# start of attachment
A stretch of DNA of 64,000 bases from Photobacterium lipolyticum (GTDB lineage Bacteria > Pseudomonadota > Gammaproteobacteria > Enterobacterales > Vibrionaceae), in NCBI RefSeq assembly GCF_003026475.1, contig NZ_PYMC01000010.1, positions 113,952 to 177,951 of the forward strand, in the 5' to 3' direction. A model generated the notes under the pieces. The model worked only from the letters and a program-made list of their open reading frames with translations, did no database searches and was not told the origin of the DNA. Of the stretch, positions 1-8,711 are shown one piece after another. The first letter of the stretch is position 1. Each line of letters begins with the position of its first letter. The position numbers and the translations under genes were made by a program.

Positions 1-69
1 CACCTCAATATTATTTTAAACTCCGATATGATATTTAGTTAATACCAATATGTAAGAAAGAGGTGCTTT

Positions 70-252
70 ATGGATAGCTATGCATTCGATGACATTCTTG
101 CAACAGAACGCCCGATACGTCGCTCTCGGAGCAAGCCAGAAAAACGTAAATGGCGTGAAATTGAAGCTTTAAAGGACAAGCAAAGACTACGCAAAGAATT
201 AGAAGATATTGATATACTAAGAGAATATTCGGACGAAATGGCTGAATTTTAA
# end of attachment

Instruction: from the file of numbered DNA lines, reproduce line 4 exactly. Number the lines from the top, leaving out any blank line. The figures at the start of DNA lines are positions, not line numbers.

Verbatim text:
Positions 70-252